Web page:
Already, I realize I’m going to have to start spacing out my NAIRU posts, or I’ll have to change the name of this blog to “NAIRU and…” But the NAIRU wars continue
, and this is a good time for my first substantive post on the subject.
In my first reply to Angelica (Battlepanda) in the comments to the link above, I conclude:
But eventually, at some point, you will have to raise interest rates. How do you determine that point, and why? Whatever answer you give will imply some theory about the way the world works, and it may or may not be a better theory than the NAIRU. If we don’t know what the theory is, though, we’ll probably never know if it’s a better theory.
Here I will suggest and comment on some possible alternatives, to argue (briefly) why I think they are not sufficient to make the NAIRU theory obsolete:
First of all, this is a nice trick if you can do it. If you can clone Alan Greenspan ad infinitum
, we’ll probably be fine. Otherwise, I’m not so sure. Among ordinary mortals, intuition can be severely clouded, for example, when the man who appointed you is a corrupt megalomaniac who thinks the future of the free world depends on his being reelected.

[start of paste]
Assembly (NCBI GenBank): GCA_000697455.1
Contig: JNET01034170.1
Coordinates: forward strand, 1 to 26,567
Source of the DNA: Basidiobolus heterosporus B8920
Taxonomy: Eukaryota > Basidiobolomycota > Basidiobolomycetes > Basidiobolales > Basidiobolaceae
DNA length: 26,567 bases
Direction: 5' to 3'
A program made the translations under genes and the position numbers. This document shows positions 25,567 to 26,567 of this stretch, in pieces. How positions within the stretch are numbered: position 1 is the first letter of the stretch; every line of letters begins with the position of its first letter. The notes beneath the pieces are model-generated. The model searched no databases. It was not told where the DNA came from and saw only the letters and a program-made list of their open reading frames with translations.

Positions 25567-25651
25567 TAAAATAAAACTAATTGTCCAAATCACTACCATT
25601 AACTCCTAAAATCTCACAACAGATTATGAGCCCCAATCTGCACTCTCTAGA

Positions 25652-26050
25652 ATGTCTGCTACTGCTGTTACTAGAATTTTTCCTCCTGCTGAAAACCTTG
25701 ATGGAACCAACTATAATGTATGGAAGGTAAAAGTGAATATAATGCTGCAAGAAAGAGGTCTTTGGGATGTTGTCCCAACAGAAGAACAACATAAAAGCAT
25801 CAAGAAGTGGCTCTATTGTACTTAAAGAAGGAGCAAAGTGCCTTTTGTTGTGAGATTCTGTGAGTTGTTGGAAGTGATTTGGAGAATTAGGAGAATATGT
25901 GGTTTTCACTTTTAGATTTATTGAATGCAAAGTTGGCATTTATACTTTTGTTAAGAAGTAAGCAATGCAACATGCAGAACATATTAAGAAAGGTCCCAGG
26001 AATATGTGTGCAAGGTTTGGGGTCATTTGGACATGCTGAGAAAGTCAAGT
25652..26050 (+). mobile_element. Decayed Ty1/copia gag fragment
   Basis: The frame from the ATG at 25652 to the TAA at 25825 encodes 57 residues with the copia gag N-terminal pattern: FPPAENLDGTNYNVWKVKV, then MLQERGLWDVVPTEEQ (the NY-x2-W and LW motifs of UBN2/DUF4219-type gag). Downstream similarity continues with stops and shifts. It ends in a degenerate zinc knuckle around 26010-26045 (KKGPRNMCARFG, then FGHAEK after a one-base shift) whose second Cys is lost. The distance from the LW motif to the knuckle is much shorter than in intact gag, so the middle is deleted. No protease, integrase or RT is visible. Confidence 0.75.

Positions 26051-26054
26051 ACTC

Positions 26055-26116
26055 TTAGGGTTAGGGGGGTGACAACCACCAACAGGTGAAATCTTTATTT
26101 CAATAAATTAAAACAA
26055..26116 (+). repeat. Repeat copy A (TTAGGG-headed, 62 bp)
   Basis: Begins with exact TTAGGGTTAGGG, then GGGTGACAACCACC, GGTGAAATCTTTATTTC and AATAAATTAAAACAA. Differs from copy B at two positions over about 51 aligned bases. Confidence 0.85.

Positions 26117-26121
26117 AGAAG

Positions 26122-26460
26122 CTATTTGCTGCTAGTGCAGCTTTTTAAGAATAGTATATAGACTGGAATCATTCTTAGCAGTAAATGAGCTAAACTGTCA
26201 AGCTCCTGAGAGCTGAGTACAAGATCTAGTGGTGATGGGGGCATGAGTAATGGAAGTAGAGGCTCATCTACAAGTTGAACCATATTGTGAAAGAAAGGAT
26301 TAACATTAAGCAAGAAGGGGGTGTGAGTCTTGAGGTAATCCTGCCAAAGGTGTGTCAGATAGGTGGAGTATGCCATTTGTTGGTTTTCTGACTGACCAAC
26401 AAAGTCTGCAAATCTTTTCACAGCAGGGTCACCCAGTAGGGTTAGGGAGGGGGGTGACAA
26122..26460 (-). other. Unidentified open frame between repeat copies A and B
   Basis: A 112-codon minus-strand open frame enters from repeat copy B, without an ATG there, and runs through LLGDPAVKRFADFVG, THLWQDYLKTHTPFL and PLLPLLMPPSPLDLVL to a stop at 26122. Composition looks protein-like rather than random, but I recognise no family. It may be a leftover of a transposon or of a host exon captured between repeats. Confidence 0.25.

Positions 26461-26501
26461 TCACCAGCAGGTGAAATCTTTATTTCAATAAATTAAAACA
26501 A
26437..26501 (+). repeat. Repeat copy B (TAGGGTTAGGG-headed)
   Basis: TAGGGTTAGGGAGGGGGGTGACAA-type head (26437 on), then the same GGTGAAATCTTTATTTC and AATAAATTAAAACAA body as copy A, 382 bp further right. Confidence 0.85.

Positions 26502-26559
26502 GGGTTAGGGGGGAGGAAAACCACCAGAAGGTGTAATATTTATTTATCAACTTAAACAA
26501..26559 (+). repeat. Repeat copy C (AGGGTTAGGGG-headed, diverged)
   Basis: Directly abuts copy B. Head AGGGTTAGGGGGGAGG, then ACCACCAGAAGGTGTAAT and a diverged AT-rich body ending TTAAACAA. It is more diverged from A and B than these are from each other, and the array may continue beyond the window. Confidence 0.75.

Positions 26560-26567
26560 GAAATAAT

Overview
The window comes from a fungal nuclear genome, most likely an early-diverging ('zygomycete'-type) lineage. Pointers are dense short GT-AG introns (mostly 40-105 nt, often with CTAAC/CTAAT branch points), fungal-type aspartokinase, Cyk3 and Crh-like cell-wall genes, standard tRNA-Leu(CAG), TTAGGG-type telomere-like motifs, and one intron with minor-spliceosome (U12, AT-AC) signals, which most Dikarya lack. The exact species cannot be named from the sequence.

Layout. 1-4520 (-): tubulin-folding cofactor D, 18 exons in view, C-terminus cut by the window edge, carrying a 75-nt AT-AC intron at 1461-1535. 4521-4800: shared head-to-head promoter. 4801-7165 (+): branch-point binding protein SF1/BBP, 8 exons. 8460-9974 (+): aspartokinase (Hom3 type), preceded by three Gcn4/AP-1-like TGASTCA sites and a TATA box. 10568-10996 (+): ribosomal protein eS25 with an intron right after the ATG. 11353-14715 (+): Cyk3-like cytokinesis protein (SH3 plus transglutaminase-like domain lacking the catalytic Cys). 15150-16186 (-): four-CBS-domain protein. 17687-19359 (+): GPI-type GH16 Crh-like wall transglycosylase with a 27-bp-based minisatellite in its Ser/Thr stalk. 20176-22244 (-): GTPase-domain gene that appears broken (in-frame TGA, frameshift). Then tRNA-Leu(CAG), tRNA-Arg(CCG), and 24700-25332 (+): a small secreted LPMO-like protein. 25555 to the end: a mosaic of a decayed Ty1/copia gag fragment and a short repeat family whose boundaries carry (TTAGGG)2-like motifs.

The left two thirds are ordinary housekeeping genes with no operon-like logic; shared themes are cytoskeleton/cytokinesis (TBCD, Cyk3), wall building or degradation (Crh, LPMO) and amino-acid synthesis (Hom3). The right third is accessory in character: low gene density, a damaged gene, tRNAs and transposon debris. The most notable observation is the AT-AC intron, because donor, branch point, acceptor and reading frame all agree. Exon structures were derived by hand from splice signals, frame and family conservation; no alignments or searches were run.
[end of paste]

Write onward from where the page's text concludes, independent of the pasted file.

Second of all, “intuition” really begs the question. “Intuition” means either that you have a theory you don’t know how to express (or can’t explain why you believe), or that you have several theories you are weighing in your mind. In Greenspan’s case it was maybe a little of both. Though Greenspan publicly disavowed the starkest version of the NAIRU theory, there was surely some version of the theory in the witch’s brew of theories that informed his intuitive decisions. And the Fed’s course in the late 90s seems pretty close to optimal (at least if you don’t think they should worry about asset bubbles). If Larry Meyer and his fellow NAIRU advocates hadn’t been there to toss in some eye of newt, the brew might not have had the right effect.
2. downward-sloping long-run Phillips curve
This is the theory that prevailed before the NAIRU unseated it. Personally, I think economists were too hasty to reject it. The inflation of the 1970s provided a strong emotional argument against the old theory, but the inflation had various other contributing causes (e.g., OPEC, a tumultuous labor market, a corrupt megalomaniac working with an intuitive Fed chairman) besides a possibly bad theory that might have distorted policy. But good luck trying to convince just about any other living economist today to resurrect the old Phillips curve! It’s like trying to sell whiskey to a Salvation Army general.
3. privatized monetary policy
The Austrian school argues (IIRC) that we should get rid of the Fed altogether and let banks create their own money, secured by the credibility of their promise to pay in gold (or in something else of value). This is a really bad idea. Don’t even get me started.
4. monetary aggregate targeting